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by Ron Davis
A lack of customer parking space at a California shopping center has developed into a legal clash between the center’s owner and a tenant.
The shopping center, located in Ventura County, is Seabridge Shopping Center, and the legal battle began after the tenant had leased space at the center to operate a restaurant.
Before negotiating the lease, however, the prospective tenant wanted a guarantee that parking for restaurant customers would be adequate. In response, the center’s management company assured the prospective tenant that customer parking would be no problem and that the “anchor” tenant would likely be a marine-hardware company. With that assurance, the restaurant operator opted to lease space at Seabridge.
But negotiation between the prospective anchor tenant and the shopping center ended without a lease. Instead, the center’s management company leased that space to a company called 24 Hour Fitness, while likely knowing that 24 Hour Fitness customers could cause major parking congestion problems at the shopping center.
The restaurant owner was obviously dismayed when learning that the anchor tenant would be a fitness center. He later was said to remark that he would not have entered into a lease and instead “would have been out of there like a jack rabbit.”
The restaurant owner’s worst fears soon became reality. Almost from the beginning of the fitness center’s operations, the lot at the shopping center’s parking area was “virtually full” because of fitness center customers. And the problem worsened with time. Apparently, many of the restaurant’s potential customers gave up trying to find a parking space and dined elsewhere. Neither on-site valet parking nor requiring restaurant employees to park off-site was successful. Customer turnout at the restaurant continued to dwindle.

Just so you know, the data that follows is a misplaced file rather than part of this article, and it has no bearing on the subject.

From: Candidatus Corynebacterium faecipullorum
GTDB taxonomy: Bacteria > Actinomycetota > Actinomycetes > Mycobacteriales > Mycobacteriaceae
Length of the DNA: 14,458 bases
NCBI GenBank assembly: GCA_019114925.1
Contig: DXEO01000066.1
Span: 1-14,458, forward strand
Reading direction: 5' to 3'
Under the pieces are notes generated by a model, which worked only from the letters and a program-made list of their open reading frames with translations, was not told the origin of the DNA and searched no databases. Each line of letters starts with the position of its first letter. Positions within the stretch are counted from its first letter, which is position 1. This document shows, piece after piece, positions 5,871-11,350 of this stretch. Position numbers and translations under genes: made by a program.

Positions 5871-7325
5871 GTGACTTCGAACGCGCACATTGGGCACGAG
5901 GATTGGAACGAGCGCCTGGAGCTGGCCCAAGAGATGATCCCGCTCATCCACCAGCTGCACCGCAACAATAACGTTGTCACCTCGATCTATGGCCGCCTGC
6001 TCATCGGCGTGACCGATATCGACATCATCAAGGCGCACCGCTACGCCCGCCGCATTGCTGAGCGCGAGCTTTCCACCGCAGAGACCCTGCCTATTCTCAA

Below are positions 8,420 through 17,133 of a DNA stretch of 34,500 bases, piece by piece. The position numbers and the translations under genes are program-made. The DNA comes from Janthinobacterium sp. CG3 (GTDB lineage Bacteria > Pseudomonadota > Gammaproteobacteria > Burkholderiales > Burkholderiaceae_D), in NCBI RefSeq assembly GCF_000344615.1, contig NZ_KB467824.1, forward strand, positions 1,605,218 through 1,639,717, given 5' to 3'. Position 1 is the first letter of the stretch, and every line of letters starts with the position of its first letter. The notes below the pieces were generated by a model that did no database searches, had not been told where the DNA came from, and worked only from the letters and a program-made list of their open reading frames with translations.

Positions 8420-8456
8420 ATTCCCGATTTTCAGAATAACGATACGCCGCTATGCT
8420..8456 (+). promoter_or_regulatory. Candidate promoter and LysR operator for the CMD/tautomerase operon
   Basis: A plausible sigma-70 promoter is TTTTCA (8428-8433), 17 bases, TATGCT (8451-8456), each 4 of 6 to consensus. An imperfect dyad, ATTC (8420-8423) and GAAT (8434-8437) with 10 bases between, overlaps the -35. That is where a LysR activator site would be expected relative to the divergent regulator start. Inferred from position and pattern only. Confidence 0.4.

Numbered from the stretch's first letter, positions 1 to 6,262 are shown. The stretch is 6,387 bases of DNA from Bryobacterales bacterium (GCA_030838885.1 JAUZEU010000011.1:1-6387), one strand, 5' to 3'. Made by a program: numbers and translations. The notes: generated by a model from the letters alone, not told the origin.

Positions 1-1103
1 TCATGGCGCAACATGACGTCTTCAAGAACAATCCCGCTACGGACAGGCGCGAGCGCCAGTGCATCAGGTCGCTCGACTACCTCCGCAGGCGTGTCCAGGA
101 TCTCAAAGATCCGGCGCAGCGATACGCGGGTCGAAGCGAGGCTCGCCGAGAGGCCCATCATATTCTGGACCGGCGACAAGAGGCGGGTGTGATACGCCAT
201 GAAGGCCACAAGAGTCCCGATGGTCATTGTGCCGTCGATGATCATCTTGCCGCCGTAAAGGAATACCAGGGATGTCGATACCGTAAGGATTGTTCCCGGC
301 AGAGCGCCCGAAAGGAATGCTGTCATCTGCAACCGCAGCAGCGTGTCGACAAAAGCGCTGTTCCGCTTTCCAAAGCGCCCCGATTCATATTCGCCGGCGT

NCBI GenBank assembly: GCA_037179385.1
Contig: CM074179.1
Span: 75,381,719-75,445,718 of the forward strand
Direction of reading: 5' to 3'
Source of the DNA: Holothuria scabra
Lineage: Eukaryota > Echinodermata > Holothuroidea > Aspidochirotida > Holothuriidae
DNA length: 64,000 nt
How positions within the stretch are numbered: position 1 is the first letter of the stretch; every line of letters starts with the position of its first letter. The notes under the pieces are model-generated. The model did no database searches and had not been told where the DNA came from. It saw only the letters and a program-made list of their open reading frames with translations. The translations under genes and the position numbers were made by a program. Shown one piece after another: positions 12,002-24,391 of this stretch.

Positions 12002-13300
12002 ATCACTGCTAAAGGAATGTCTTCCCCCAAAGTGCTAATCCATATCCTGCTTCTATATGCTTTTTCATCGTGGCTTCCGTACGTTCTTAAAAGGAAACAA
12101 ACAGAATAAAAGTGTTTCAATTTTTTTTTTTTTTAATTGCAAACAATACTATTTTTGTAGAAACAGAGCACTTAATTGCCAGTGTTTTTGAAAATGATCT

The principals of the restaurant eventually filed a complaint alleging “breach of contract, breach of the covenant of good faith and fair dealing, fraud in the inducement, negligent misrepresentation, and negligent and unfair competition.”
The trial court found that the shopping center owner had a duty to disclose that 24 Hour Fitness would be a tenant and that the shopping center’s owner intentionally concealed that fact. The court also awarded damages in the amount of $1,892,835.
The court explained, “Where a single tenant takes up the vast majority of the parking spaces (a survey showed 95 percent), it is reasonable to conclude other tenants have been denied use of the common area. In addition, where the landlord at the time of leasing is well aware of the tenant’s propensity to deny use to other tenants, it is reasonable to conclude the landlord authorized the denial of use.”
On appeal, the shopping center principals argued that prior experience (of its authority) offered them assurance that they could proceed with the lease to 24 Hour Fitness. But the court differed with that argument. Explained the judge, “Experience as property manager at one shopping center is not a basis for concluding that gym customers would be making parking difficult for other customers.”
(Gietzen v. Goveia, California Rules of Court, 2015,WL 8025421)
Decision November 2015
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